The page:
Science fiction and fantasy
Microbe: Are We Ready For The Next Plague?
by Alan P. Zelicoff and Michael Bellomo
On the topic of SARS, the book explores the Chinese government's attempts to cover up the scale of the outbreak, and the effect this ultimately had on infection rates. There's a lot about politics because disease control is unavoidably linked to the way governments respond. The chapter on smallpox goes further, detailing an outbreak in Aralsk in the 1970s that the authors believe points to the existence of a Soviet bioweapons programme. With suggestions of more cover-ups we're getting into the realm of shocking conspiracy theories. However this sensationalist treatment of the subject matter, combined with a very accessible writing style, does mean the book is a fast, captivating read.
The scares continue with information about the prions that cause BSE and other diseases. Prions don't even have DNA or RNA, so they're very strange pathogens indeed. There are also details of the hardy and unusual bacteria responsible for Legionnaire's disease. The stories of these and other infectious diseases are illustrated with a good deal of historical depth, making for some colourful accounts.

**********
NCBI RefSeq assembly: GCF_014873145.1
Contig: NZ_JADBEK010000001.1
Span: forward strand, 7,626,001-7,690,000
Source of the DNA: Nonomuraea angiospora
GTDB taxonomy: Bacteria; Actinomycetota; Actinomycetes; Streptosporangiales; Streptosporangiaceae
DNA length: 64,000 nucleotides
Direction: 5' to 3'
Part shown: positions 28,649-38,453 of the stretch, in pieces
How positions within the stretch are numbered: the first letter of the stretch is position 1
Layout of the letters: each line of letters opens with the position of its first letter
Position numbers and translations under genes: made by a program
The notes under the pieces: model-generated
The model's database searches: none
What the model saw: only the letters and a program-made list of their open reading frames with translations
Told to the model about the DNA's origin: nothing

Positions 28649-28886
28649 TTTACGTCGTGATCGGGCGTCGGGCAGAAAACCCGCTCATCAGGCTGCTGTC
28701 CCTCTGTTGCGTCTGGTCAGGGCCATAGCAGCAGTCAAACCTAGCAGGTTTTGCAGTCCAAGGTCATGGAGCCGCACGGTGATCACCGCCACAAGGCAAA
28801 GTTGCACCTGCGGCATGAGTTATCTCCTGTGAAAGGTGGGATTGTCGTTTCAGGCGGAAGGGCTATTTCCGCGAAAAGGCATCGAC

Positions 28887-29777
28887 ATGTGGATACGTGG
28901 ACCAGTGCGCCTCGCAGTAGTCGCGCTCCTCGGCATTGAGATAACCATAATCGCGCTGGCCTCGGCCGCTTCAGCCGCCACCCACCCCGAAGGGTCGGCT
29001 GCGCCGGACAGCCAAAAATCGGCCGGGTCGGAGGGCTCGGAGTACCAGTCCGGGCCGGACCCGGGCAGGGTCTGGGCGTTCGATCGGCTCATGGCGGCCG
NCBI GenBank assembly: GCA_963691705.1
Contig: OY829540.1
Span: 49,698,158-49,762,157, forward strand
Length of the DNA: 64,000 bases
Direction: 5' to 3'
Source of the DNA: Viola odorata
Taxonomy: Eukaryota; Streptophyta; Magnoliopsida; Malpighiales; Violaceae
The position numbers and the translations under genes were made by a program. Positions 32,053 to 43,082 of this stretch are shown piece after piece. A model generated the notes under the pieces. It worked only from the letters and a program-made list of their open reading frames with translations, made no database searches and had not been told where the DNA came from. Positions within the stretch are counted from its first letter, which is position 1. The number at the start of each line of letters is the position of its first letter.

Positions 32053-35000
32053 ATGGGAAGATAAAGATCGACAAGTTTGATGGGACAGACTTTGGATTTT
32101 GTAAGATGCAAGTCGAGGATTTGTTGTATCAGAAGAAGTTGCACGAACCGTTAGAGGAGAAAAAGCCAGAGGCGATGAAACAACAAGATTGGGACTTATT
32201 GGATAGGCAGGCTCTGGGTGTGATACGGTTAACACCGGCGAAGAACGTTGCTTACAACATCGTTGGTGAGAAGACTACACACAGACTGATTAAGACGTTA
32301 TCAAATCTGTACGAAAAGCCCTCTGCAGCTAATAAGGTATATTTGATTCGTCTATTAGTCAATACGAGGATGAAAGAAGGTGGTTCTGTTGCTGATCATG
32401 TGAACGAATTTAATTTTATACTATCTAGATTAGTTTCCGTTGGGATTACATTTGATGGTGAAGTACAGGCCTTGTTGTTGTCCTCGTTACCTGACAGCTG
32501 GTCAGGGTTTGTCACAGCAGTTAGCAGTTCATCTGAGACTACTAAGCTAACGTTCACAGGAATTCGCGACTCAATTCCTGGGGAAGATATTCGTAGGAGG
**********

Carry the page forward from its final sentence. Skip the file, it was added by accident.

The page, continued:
The middle chapters are devoted to the flaws in diagnosing infections, fixing the public health system, and methods of surveillance and reporting. These sections are a little repetitive. The authors then go on to discuss the pros and cons of different vaccination methods. They then illustrate what might happen in a real outbreak, using a couple of fictional scenarios. These are perhaps a little redundant given the wealth of real-life examples there already are in the book, but they drive the authors' points home.
Microbe: Are We Ready For The Next Plague? is a suitable introduction for non-scientists to the issue of disease control. In spite of the slightly alarmist tone it takes it's got plenty of practical ideas for limiting the spread of disease, and it explains all the basics clearly. This is a useful, highly readable book.
2nd March 2011
If you like this, try:After Dolly by Ian Wilmut and Roger Highfield
After Dolly the sheep made headlines the scientist behind her creation discusses the implications of her birth.
Toxin: The Cunning Of Bacterial Poisons by Alistair Lax
How bacterial toxins break down our defences so effectively, and the stories of people who have struggled to understand them.